The spread of airborne pathogens and its prevention is well known to dentists. However, during the COVID-19 pandemic, a heightened awareness of airborne or contact contamination has drawn attention to sterile processing. There is no doubt that dentists across the country are vigilant about the importance of sterilizing their instruments, however, it must be clear that reprocessing requires a series of standardized, repeatable, effective and safe steps. Simply put, all soil must be removed from instruments before they are prepared, and proper autoclaving must be achieved.

Before the Coronavirus pandemic, many dental practices had a level of confidence in their sterilization routine. Today, dental practices need to reassure their patients and their staff, that their instrument reprocessing procedure follows a gold standard.

In this paper, we will outline the key testing tools available for cleaning. In some cases, IFUs (Instructions For Use) require to perform this more frequently than mandated by regulatory organizations.

This is because frequency is the key to optimal safety control.

Instrument Cleaning Efficacy

Instrument thermal high disinfector washers and ultrasonic cleaners

The IFU may recommend testing for each load. Cleaning efficacy tests consist of a strip with a substitute soil containing proteins, carbohydrates, fatty acids and non-toxic dyes. The soil mimics that found on contaminated instruments. The cleaning indicator is included along with the load to be cleaned and examined after completion of the cycle. If all ‘soil’ has been removed, cleaning was effective, alternatively, ineffective if any remains.

Tuttnauer’s product lines include cleaning indicators, which are designed for routine control of cleaning processes for monitoring the effectiveness of automatic high thermal disinfector washers and ultrasonic cleaners. These indicators will allow a quick visual evaluation and identify the potential source of error.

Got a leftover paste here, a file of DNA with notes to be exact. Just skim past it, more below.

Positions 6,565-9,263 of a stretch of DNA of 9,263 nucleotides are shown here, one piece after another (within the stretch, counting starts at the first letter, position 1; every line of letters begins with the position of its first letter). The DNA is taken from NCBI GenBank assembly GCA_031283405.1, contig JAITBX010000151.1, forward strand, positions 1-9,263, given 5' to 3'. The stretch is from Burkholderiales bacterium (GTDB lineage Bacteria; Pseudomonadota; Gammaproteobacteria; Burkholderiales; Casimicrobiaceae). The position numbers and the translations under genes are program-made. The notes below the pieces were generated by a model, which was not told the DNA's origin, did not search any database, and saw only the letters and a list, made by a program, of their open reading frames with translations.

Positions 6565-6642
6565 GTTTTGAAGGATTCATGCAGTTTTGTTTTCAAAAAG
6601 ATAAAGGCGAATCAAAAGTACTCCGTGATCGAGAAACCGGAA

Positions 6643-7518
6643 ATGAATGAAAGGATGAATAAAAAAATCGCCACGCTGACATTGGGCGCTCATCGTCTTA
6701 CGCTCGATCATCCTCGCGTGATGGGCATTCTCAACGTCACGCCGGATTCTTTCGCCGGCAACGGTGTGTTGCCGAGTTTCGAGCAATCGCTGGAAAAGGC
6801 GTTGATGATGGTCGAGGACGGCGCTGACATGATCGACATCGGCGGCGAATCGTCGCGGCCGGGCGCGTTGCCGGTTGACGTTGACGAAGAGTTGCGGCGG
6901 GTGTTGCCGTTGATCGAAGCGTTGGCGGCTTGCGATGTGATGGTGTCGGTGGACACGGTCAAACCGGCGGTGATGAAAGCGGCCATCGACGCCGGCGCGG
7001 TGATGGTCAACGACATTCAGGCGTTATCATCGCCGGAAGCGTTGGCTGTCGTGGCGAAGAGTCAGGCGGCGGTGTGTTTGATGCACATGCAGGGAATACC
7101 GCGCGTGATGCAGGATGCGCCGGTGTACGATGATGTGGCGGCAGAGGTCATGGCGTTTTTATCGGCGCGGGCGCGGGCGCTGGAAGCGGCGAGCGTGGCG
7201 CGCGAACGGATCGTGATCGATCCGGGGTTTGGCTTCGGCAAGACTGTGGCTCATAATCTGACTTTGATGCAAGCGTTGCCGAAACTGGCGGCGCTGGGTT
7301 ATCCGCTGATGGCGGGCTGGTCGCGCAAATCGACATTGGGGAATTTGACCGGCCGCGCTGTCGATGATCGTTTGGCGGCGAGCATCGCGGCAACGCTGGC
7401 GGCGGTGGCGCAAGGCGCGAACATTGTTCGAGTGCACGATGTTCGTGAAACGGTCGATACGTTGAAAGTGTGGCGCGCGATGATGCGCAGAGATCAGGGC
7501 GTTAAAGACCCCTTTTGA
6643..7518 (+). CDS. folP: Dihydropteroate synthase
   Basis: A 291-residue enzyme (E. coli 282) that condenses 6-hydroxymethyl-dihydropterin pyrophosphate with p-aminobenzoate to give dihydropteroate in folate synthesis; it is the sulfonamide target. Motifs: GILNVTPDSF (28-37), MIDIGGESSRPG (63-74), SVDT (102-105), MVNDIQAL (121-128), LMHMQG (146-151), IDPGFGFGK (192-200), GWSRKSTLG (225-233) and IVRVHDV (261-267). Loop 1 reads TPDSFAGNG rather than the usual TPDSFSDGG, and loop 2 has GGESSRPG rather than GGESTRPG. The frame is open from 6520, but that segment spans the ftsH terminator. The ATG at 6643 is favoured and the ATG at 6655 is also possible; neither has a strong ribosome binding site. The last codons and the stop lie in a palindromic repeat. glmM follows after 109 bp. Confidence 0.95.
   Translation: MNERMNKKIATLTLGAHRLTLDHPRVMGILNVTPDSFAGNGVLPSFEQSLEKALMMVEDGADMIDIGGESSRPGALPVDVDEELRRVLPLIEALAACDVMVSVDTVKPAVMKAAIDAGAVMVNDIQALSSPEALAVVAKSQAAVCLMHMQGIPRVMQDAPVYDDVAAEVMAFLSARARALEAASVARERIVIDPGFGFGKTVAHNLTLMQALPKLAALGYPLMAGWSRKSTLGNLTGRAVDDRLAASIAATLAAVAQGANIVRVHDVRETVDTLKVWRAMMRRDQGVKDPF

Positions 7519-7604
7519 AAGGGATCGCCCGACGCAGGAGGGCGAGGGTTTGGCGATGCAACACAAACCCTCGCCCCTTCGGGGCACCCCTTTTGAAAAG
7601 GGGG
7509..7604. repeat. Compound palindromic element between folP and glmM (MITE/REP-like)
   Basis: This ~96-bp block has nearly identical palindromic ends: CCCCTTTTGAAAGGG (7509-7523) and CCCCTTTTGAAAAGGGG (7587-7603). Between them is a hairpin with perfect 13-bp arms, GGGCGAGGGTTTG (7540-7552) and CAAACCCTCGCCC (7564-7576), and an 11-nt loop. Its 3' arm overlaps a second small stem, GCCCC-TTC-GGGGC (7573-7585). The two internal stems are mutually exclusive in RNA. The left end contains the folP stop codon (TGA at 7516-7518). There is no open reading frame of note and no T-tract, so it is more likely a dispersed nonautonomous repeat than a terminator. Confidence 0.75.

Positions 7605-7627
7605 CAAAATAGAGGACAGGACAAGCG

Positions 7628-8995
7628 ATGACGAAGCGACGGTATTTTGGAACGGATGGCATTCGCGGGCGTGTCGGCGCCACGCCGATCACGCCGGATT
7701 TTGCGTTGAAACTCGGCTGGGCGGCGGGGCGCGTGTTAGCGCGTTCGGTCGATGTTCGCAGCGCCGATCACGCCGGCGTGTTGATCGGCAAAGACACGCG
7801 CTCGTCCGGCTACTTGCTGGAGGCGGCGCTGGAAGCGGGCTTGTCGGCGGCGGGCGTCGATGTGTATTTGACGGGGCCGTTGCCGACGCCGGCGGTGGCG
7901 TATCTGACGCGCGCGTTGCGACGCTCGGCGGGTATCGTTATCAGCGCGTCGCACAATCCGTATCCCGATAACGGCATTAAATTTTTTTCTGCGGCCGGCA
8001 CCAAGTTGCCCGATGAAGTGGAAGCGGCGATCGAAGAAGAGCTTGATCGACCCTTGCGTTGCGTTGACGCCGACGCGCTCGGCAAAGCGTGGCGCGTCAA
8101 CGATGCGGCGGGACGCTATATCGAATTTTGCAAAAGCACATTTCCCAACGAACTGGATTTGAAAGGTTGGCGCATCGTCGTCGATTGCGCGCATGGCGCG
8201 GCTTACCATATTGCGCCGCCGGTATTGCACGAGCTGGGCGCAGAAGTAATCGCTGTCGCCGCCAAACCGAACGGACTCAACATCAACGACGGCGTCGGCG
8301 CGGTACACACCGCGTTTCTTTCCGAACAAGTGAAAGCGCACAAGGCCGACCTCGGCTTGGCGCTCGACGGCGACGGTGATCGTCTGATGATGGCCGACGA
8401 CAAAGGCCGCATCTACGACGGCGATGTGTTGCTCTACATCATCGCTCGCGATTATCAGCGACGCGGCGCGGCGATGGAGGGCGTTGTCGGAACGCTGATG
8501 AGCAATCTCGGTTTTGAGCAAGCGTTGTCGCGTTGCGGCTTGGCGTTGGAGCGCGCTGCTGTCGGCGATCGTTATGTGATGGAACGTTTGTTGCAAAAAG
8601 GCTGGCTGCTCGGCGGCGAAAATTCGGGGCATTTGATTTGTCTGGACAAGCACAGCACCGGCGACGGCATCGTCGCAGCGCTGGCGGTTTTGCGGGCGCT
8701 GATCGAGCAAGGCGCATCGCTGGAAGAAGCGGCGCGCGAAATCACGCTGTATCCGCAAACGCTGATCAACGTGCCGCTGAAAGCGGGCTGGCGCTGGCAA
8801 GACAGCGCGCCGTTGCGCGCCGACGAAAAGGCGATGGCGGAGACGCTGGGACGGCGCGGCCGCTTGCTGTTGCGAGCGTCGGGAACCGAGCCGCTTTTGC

Protein Residue Test


In addition to these and the routine tests discussed in this article, filters in instrument washer-disinfectors should be checked, removed, and cleaned regularly as well as checking the condition of the door seal as a safety check.

Additional testing for instruments

Instrument washer-disinfectors, ultrasonic cleaners and manual cleaning

As its name suggests, the protein residue test is performed to determine whether there is any residual protein on cleaned instruments. For a protein residue test, a swab is taken from a randomly selected instrument that has been cleaned. This swab is then immersed in a tube containing a custom dye after which the liquid is swirled for 5 seconds. If the color changes to a shade of blue, this indicates that proteins are present.  The darker the shade of blue the more protein is present.

Washing Device Cleaning Inspection

Instrument washer-disinfectors, ultrasonic cleaners and manual cleaning

After cleaning, all instruments must be inspected to check that they are thoroughly clean and free of debris. This inspection should occur under illumination.  Magnification may be required. If any debris is found, the device must be cleaned again. Manual cleaning may not be permitted in your location unless it is the only option, or for isolated spots. It is also discouraged.